After a week of early voting, Howard County residents across 17 polling centers joined the rest of the country to cast ballots for local and national races Tuesday.
At voting sites across Columbia, lines were minimal, if not nonexistent, Tuesday morning.
Tamera Price, 63, was first in line to vote at Wilde Lake High School in Columbia. Price arrived at 6:15 a.m., dancing in place to stay warm in the gusty, cold winds.
Price said she had requested a mail-in ballot but never received one in the mail. After conversations with election officials, she said she was told her only choice would be to vote in person.
“I had no choice because I needed to vote,” Price said.
At Hammond High School in Columbia, voting took Ronald Brown less than 5 minutes Tuesday morning.
Brown, 60, said he didn’t get the chance to vote early, but he wasn’t nervous about lines on Election Day. His main concern was the response to the coronavirus pandemic.
“This world, and this country, is too crazy,” said Brown, a Laurel resident. “[President Donald Trump] has not handled the pandemic well. He’s not the right man for the job.”
It took Jocelyn Faro 5 minutes to vote at Long Reach High School. Faro, 26, was out of town during early voting and came back late Monday to ensure she could vote in person Tuesday.
Faro works as a nurse and said her vote was focused on candidates who were going to change the trajectory of the pandemic.
“It’s incredibly frustrating watching people not believe in something I’m seeing before my eyes,” Faro said.
In the western part of Howard County, Helen Tuel voted just before 11 a.m. at Glenelg High School.
Tuel, 77, said voting in person on Election Day was a matter of convenience for her. For the past 25 years, Tuel has voted in person at Glenelg High, and she said this year would be no different.
Tuel and her husband came prepared for a potentially long wait. They brought reading materials, their canes, food and water just in case. However, like many early voting sites in Howard, the line at Glenelg High was short and voters were moving in and out of the site swiftly.
Lines in the evening were also short or nonexistent. At Mt. Hebron High School in Ellicott City, Ryan Johnson, 20, voted for the first time in his life.
“Voting is essential,” Johnson said. “It’s important. Young people need to realize we need to vote. It’s how we do it as American citizens.”
A few minutes before the polls closed at Reservoir High School in Fulton, Steven William, 28, of Scaggsville, said he hopes this election leads to higher turnout in future elections, too.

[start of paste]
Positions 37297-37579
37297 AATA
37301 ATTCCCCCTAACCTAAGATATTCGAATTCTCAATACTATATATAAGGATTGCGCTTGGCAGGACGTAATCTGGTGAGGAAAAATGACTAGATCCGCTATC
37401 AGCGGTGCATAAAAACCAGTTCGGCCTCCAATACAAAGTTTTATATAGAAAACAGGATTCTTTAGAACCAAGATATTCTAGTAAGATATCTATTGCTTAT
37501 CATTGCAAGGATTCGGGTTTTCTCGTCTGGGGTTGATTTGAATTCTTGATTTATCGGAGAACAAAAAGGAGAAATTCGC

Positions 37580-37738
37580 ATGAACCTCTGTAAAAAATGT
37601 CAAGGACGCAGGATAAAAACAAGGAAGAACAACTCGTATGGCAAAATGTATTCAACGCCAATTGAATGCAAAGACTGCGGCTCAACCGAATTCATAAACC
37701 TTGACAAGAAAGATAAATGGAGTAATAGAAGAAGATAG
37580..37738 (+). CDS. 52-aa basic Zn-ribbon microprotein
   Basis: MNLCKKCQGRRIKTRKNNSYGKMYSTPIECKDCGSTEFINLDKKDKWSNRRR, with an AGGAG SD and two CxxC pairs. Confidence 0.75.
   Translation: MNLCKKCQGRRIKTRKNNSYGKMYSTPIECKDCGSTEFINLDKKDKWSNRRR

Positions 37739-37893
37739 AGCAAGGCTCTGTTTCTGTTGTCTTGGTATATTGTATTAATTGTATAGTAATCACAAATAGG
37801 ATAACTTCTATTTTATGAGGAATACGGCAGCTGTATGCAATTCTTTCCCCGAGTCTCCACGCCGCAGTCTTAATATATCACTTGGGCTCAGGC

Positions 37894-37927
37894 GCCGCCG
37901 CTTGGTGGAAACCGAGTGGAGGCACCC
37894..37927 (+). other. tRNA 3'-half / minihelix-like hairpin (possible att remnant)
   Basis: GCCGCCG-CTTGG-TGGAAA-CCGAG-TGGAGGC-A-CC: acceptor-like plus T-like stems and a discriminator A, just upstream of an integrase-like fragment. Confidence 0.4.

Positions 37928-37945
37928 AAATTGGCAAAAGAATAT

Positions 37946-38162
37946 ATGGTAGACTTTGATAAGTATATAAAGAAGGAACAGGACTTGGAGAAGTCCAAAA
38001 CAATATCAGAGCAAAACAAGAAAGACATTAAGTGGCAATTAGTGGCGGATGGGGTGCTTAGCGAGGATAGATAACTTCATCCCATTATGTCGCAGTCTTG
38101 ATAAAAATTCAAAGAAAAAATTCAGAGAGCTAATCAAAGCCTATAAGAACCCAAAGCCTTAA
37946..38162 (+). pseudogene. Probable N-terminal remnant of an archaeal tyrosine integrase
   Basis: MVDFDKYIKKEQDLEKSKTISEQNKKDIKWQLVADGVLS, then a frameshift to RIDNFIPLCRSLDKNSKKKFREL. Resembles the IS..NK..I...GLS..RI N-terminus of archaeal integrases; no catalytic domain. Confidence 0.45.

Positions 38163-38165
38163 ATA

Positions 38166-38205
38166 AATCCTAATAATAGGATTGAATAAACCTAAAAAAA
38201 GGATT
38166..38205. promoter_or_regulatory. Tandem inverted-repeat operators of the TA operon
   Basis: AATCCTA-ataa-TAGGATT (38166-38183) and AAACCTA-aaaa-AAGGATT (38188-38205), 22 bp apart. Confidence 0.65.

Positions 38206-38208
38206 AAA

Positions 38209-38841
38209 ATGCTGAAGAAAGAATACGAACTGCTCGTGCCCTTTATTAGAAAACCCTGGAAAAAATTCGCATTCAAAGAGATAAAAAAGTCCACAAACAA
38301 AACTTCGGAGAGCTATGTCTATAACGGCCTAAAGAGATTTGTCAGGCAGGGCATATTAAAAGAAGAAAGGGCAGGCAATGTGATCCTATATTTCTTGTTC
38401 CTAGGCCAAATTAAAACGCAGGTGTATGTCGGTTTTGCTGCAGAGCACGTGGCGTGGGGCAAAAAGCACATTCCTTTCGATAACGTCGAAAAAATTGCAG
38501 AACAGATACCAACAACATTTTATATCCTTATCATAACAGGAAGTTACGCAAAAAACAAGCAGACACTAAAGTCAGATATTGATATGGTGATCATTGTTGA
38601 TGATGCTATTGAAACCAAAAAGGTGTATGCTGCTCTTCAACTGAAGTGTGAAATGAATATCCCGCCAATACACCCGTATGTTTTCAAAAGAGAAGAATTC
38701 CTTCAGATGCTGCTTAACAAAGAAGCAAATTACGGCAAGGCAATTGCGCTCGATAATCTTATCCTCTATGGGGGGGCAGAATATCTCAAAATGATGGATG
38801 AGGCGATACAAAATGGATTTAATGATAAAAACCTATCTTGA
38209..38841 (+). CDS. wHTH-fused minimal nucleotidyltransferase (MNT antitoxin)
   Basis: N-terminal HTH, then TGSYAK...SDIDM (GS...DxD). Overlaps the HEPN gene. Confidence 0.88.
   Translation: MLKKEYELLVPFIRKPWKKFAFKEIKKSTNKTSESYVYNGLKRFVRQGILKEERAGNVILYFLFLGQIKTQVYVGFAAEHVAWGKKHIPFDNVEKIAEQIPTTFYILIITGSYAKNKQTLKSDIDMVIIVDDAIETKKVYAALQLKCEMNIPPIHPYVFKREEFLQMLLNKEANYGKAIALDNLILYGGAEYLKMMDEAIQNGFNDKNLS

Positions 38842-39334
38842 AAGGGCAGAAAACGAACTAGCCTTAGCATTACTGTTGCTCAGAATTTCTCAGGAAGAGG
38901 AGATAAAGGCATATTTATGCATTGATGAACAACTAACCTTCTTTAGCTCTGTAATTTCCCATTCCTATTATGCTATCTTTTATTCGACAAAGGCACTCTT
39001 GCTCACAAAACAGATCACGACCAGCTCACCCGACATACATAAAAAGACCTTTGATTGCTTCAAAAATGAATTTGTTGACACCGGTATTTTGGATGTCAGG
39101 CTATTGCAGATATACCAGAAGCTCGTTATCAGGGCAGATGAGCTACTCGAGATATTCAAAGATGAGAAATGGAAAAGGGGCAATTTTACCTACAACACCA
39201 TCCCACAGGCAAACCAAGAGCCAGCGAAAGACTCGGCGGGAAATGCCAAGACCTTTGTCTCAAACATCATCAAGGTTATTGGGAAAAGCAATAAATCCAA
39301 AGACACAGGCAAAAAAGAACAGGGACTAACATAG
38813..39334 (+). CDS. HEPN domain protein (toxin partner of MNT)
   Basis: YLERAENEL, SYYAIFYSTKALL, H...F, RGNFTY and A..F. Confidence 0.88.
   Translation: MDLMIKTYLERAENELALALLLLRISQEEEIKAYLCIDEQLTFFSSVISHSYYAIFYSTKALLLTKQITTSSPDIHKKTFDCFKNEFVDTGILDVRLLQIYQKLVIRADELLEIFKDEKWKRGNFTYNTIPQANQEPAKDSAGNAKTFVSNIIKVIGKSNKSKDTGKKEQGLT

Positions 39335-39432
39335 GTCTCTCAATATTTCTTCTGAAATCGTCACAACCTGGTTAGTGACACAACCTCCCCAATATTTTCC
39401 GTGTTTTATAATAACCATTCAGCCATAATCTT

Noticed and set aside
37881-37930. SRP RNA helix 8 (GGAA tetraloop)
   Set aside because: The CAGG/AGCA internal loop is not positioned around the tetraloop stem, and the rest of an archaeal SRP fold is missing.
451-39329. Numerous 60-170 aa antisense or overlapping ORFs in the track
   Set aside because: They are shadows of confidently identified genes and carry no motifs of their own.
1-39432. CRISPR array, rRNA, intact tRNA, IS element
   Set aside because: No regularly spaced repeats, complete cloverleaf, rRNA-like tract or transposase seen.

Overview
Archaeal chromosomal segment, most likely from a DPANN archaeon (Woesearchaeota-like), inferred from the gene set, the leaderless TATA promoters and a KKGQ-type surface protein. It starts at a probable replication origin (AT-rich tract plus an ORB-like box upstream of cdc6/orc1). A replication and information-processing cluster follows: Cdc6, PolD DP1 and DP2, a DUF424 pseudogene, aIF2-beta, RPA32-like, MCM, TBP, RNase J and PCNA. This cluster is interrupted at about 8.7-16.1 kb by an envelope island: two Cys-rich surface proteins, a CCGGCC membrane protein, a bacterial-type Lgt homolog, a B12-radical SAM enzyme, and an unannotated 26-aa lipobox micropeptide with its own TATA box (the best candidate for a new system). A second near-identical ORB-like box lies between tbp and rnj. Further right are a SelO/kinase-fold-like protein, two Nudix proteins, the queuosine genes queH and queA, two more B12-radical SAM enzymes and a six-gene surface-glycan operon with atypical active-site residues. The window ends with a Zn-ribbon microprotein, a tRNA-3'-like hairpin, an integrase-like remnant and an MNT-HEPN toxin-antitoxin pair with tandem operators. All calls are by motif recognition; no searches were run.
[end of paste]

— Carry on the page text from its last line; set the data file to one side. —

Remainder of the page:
“The current situation we’re in definitely isn’t good. Even though it sucks voting in a pandemic, I think this is the most important time to vote,” William said.
“At the end of the day, it’s our voices being heard.”
Prior to Election Day, a record number of Howard County residents had already voted. Due to the coronavirus pandemic, voters across the county requested mail ballots at a higher rate than almost any other jurisdiction in the state, second only to Montgomery County, and voted early in-person more than any year in history, according to election officials.
Nearly 108,000 Howard County residents requested a vote-by-mail ballot by the Oct. 20 deadline. As of Nov. 2, almost 91,000 of those ballots had been received by the Howard County Board of Elections. Those ballots, as long as they are postmarked by Nov. 3, could continue trickling in through Nov. 13.
In addition to those who chose to vote via a mail ballot, approximately 60,000 Howard County residents voted in person before Election Day at one of the county’s five early voting centers. The first day of early voting on Oct. 26 had long lines in the morning, as a single-day record of 11,580 people voted throughout the day, according to election officials. The lines subsided as the day and week of early voting continued.
The 60,715 people who voted early during the eight days before Election Day this year is slightly higher than the 59,054 people who did so in 2016; however, by percentage, 2016 was higher, as the number of registered voters in the county has increased by about 19,000 voters in the past four years.
Overall, at least 152,270 people cast their ballots before Election Day in Howard, with up to about 16,000 mail ballots that were requested by voters but have yet to be returned to the elections office.
With about 226,000 active registered voters in the county, the early voting turnout represents about 67% of the county’s voters and 93% of the total turnout from the 2016 general election (163,668). In 2016, Howard County’s total turnout was 78.97%, the highest percentage of any county in the state.
The election in Howard County featured five Board of Education races — one for each district — and one race for Howard County Circuit Court judge. Howard County’s ballot also featured three county referendum questions: whether to allow the County Council to set dates for drawing new council district borders; whether to shorten the terms of citizen boards from five years to three; and whether to expand the classes of people protected from discrimination by the county charter to include “disability, color, national origin, age, occupation, marital status, sexual orientation, gender identity or expression, familial status and personal appearance.”